Since exploding onto the scene with 2017’s “GUMMO,” Tekashi 6ix9ine’s burgeoning career has been shrouded in controversy. From the highly publicized 2015 child sex case to his aggressive social media presence, he’s had the cards stacked against him since day one.

But as the Hip Hop community watched his lightning speed trajectory reach its peak, the polarizing rap figure’s momentum suddenly crashed. His tough talk finally caught up with him last month when he was arrested on several felonious charges stemming from his alleged affiliations with the Nine Trey Gangsta Bloods gang.

Now locked up in a New York penitentiary somewhere facing racketeering and weapons charges, the rainbow-loving rapper has to watch his debut album Dummy Boy hit No. 2 on the Billboard 200 from behind bars.

The project itself has already been problematic. Following 6ix9ine’s apprehension, the 13-track album was promptly delayed, only for it to be leaked a few days later. Despite his mounting challenges, 6ix9ine forged ahead with Dummy Boy‘s official release much to the delight of his hardcore (and endlessly loyal) fans.

First and foremost, the album almost immediately sets the listener up for disappointment. “STOOPID” featuring fellow incarcerated rapper Bobby Shmurda is an infectious 1:44-minute banger that seemingly sets a rowdy tone for the rest of the 34-minute effort. However, that’s not the case.

The Nicki Minaj-assisted “FEFE” quickly ditches 6ix9ine’s gritty thrash rap for a subdued barrage of lackluster bars. The morose tone continues through “TIC TOC” with Lil Baby before Tory Lanez brings the mellow tropical vibes on “KIKA.”

While 6ix9ine’s style is reminiscent of DMX’s raspy yell-rap, whenever the tempo is reinvigorated it’s hard not to envision his multi-colored grill spraying spit everywhere as he screams his sophomoric musings at his audience.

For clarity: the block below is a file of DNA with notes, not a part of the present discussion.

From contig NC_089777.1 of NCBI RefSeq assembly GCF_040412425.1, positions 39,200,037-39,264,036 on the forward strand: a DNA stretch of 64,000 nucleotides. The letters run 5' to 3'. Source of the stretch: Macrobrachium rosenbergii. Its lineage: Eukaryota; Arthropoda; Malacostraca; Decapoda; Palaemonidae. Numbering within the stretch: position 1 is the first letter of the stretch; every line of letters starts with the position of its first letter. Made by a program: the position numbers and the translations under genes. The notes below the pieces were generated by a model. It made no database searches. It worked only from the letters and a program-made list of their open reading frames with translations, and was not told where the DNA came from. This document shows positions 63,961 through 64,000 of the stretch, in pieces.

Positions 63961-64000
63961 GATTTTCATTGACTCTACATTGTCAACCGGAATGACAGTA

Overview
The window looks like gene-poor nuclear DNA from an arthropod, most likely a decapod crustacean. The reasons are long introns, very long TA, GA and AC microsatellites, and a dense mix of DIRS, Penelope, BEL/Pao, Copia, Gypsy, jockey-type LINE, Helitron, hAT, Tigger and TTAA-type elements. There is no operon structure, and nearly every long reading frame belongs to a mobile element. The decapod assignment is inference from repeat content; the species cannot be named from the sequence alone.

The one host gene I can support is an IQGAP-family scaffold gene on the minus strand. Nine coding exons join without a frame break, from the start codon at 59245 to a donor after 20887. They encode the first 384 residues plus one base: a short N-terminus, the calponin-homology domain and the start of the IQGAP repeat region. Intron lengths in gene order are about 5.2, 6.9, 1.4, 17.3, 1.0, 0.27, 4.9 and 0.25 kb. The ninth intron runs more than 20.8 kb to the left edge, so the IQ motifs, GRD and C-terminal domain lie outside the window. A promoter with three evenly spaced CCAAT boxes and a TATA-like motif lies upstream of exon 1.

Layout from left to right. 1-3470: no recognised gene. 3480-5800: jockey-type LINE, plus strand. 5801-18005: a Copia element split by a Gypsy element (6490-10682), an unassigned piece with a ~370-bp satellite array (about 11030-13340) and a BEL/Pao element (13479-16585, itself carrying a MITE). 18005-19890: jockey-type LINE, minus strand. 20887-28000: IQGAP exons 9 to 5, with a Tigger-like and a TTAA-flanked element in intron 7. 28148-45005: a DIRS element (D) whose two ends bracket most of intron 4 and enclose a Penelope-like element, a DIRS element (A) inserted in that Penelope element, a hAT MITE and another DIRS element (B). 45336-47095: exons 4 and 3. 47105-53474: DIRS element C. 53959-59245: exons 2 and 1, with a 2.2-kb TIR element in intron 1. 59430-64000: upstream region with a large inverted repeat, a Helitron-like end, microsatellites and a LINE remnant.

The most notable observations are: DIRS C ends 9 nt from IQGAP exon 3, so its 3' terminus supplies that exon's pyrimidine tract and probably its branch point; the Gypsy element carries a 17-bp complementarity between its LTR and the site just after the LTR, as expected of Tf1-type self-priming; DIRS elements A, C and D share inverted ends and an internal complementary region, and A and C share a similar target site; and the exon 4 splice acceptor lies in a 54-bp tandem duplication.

In total, there are four standout cuts that highlight 6ix9ine’s penchant for crafting catchy singles — “STOOPID,” the Scott Storch-produced “WONDO,” “KANGA” featuring Kanye West and “WAKA” with A Boogie Wit Da Hoodie. Otherwise, the Caribbean-flavored love smatterings in between sound like joints that should have been left on the cutting room floor — or handed over to Sean Paul.

Although songs like “BEBE” kindly pay tribute to 6ix9ine’s Puerto Rican roots, his rapping quickly proves to be tolerable in tiny, almost microscopic doses, while the album closer “DUMMY” is like a carbon copy of the homogenized sound currently infiltrating mainstream rap.

Even with the help of rap royalty like Nicki and Kanye, Dummy Boy fails to propel his perceived artistry to another level. It’s a continuation of his unquenchable thirst for attention and notoriety, much like his social media persona.

If 6ix9ine does manage to weasel his way out of his suffocating legal woes, the hype that once surrounded the blindly ambitious 22-year-old “King of New York” might already be a thing of the past.

The album’s saving grace could’ve been manifested in 6ix9ine’s live shows — if he were around to perform it. But as it stands, the music on Dummy Boy certainly isn’t going to provide him the longevity he so desperately needs to stay relevant.